California’s insurance commissioner, Ricardo Lara, determined earlier this year that vehicle insurers had shortchanged policyholders to the tune of hundreds of millions of dollars when it came to refunding premiums because of the pandemic.
He told the companies they needed to stop screwing around and make their customers whole. Most Californians were no longer driving as much as they were prior to the coronavirus, Lara stressed, and accident claims were way down, which should bring down their premiums.
At least three leading insurers shrugged off his warning, according to the insurance commissioner’s office.
Now those firms — Allstate, Mercury and CSAA — could face millions of dollars in fines.
“I am out of patience,” Lara said in a statement provided by his office. “These insurance companies have 30 days to tell us once and for all how they are going to make it right before we take further action.”
He may elaborate on what “further action” entails after officially announcing his impatience later Wednesday (I got a sneak peek at some of the details Tuesday). But California’s insurance commissioner is not without power.
Under Proposition 103, passed by state voters in 1988, Lara has sweeping authority to make sure rates are administered fairly, including that premiums for vehicle coverage are based primarily on a driver’s safety record, miles driven and driving experience.
Any company that violates the law faces fines of as much as $10,000 per person overcharged.
Lara’s office says Allstate, Mercury and CSAA, which collectively cover about 20% of California drivers, have the largest gap between what they were supposed to refund customers and what they actually paid them.
This isn’t a new problem. As early as April 2020, I reported that some car insurers were acting as if remote work and schooling hadn’t changed the driving habits of tens of millions of people.
In response to that column, Lara said he’d review “all insurance company actions” to ensure that rates fairly reflected actual driving conditions. He subsequently ordered insurers to return a portion of premiums to policyholders.
To date, his office said, more than $2.4 billion has been refunded. But that’s not good enough.
Lara said in March that the 10 biggest vehicle insurers, representing 80% of total coverage, had refunded only about half what they should have given back.
His office determined that policyholders were due an average refund of 17% of premiums paid. But the 10 top insurers provided refunds averaging just 9% of payments.
That meant potentially half a billion dollars, or more, was still due to policyholders.
Lara’s staff noted that claims for bodily injury and damage to vehicles fell by roughly 40% between March and September of last year.
In April 2020 alone — the first full month of stay-at-home orders — leading insurers charged about $220 million more than they should have, the staff found.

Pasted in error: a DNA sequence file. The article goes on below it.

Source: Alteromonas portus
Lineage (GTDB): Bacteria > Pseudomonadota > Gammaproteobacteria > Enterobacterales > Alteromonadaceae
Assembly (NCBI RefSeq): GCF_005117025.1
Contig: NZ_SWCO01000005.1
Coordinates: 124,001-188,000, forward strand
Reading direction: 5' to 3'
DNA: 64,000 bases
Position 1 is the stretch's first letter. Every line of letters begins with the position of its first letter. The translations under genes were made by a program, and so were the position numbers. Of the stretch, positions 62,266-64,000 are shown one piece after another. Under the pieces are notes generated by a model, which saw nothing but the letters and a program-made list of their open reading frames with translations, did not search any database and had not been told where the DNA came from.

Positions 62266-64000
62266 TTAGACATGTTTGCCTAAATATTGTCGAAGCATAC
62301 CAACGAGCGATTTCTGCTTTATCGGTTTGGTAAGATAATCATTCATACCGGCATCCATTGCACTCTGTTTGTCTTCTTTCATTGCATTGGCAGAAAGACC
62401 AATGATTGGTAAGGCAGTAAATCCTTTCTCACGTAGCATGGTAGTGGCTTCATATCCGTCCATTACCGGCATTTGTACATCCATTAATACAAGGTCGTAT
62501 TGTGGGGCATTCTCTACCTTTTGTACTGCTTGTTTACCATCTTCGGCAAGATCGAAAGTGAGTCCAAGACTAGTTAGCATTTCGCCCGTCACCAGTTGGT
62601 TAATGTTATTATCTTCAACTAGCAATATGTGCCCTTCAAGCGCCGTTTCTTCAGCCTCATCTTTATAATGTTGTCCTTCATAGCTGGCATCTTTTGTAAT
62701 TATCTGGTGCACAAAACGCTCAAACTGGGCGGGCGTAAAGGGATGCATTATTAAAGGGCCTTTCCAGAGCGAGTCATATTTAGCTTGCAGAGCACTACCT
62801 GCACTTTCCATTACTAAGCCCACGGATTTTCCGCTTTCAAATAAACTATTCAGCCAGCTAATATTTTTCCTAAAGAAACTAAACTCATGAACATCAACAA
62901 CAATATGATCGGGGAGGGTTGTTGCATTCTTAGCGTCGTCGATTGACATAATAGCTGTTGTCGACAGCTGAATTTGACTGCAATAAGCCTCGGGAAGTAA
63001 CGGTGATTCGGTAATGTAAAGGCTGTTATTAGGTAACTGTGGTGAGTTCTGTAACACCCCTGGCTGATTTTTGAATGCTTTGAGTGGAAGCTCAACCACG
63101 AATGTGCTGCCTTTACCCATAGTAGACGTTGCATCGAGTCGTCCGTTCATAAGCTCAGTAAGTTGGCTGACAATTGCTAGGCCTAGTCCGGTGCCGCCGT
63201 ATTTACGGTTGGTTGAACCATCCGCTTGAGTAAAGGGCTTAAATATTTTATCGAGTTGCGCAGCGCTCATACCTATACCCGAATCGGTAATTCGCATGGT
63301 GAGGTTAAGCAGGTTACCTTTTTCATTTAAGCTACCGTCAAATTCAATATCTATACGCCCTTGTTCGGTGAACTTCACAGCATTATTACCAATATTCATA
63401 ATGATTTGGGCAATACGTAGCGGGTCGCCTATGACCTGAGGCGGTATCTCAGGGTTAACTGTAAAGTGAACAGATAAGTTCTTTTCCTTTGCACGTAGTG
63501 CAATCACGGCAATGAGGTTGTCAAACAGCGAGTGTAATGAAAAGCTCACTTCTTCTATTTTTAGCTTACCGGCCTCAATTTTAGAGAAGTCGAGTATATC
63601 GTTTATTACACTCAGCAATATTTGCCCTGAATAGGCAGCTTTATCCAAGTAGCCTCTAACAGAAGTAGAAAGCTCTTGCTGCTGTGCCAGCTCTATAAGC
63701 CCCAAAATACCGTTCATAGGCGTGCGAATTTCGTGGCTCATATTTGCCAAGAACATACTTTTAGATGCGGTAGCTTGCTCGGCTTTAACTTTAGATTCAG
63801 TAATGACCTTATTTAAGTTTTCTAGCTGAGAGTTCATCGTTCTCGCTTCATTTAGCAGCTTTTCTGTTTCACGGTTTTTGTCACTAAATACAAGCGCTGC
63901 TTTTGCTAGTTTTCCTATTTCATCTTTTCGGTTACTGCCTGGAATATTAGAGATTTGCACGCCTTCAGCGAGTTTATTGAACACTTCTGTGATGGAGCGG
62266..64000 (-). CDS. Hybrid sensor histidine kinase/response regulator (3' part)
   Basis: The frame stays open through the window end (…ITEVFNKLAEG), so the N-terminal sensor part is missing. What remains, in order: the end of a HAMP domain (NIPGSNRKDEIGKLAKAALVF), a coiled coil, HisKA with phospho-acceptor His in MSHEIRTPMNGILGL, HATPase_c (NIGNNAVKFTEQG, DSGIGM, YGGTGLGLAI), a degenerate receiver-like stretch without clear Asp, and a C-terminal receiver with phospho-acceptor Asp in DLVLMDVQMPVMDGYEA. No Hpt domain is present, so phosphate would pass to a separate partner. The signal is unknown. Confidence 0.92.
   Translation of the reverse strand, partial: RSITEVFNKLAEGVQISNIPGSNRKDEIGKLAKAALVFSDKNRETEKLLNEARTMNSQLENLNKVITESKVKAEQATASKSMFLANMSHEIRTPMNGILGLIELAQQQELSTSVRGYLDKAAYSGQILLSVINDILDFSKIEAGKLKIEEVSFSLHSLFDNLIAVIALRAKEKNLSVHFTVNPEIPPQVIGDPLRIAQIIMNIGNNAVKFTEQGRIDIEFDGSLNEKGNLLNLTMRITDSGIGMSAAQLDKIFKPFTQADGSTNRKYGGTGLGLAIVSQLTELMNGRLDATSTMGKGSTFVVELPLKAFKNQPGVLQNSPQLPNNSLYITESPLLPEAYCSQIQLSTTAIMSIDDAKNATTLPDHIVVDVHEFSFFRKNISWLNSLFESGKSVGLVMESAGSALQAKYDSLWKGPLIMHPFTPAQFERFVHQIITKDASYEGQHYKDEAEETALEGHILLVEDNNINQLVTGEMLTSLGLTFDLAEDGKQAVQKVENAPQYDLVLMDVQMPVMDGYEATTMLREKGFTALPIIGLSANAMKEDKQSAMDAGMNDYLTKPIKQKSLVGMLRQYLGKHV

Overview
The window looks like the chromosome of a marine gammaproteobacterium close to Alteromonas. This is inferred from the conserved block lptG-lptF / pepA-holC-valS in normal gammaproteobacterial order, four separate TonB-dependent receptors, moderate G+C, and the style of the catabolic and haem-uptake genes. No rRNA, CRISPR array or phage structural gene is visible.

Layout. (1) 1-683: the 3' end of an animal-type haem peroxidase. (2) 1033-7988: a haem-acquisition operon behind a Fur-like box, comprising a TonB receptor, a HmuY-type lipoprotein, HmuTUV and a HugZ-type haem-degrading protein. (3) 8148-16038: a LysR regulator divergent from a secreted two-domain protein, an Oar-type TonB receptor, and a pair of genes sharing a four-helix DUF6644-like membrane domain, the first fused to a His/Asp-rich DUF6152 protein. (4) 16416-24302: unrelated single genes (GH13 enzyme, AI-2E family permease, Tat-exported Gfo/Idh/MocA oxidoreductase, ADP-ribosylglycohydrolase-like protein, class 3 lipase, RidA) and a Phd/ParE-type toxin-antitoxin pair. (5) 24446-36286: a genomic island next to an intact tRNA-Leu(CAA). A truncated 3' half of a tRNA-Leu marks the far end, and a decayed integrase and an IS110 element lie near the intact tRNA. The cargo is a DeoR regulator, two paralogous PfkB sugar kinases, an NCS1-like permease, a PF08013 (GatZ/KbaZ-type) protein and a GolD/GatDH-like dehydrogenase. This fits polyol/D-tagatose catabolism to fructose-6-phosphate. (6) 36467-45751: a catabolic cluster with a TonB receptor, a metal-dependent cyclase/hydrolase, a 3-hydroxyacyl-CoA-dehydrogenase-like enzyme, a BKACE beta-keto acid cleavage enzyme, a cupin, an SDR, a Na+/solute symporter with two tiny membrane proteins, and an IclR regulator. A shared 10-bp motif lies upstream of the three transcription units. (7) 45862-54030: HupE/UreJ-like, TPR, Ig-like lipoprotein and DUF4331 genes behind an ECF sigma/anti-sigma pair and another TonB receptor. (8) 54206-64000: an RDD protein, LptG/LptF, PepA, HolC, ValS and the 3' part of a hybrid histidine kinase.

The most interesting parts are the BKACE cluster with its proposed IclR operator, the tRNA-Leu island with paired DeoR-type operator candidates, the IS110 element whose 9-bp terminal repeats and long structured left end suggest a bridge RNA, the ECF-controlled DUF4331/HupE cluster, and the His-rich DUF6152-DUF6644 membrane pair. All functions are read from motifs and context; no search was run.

From March to May of last year, all 10 of the leading vehicle insurers offered refunds ranging from 10% to 22%. But by December, only four insurers were still giving refunds.
Researchers at UC Davis determined that auto accidents were reduced by half last year because so many Californians were leaving their cars in the driveway.
Traffic on California roads and freeways is now returning to normal, but that doesn’t mitigate possible overcharges during the worst of the pandemic.
To be sure, insurers aren’t the only businesses that have been reluctant (to put it politely) about giving money back to customers.
Some airlines, hotels and cruise ship operators also have been stingy when it came to canceled bookings, frequently offering only strings-attached credits for future reservations rather than actual refunds.
But insurers, at least in California, have faced the most regulatory pressure to play fair.
“While some insurance companies have provided some relief, our department will continue to seek out and analyze data to make sure all insurance companies adhere to my orders,” Lara said in the statement from his office.
Douglas Heller, an insurance expert with the Consumer Federation of America, said in a statement provided by Lara’s office that California is at the forefront of efforts to hold insurers accountable for their actions (or lack thereof) during the pandemic.
“Californians drove much less but continued to pay pre-pandemic premiums for auto insurance,” he said. “Insurance companies are holding on to an unearned windfall captured during an unprecedented crisis, and they must return the excess they collected after COVID changed everything.”
A letter from Lara’s office to each insurer says that “the department expects the company to provide a complete response within 30 days of the date of this letter and will not grant any extensions of time to respond.” The letters are dated Oct. 5.
I’m guessing insurance companies are as sick of the pandemic as the rest of us. I’m also guessing they won’t risk massive penalties at this stage of the game.
So if you’re an Allstate, Mercury or CSAA policyholder, don’t be surprised if a little more cash (or credit) comes your way.
And what about drivers covered by other companies?
I don’t want to get ahead of the things. But let’s just say I’m hearing whispers from Sacramento that more letters could be sent out soon.
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